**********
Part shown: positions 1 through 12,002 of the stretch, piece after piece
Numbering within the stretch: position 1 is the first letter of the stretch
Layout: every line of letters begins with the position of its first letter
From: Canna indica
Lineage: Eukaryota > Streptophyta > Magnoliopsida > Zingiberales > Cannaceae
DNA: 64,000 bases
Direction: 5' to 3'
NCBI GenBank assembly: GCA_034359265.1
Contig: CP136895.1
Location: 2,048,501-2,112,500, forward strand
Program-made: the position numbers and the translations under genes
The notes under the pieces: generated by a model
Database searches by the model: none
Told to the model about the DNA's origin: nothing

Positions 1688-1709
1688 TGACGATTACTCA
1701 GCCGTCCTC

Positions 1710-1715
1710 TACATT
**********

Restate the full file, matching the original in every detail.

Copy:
Part shown: positions 1 through 12,002 of the stretch, piece after piece
Numbering within the stretch: position 1 is the first letter of the stretch
Layout: every line of letters begins with the position of its first letter
From: Canna indica
Lineage: Eukaryota > Streptophyta > Magnoliopsida > Zingiberales > Cannaceae
DNA: 64,000 bases
Direction: 5' to 3'
NCBI GenBank assembly: GCA_034359265.1
Contig: CP136895.1
Location: 2,048,501-2,112,500, forward strand
Program-made: the position numbers and the translations under genes
The notes under the pieces: generated by a model
Database searches by the model: none
Told to the model about the DNA's origin: nothing

Positions 1688-1709
1688 TGACGATTACTCA
1701 GCCGTCCTC

Positions 1710-1715
1710 TACATT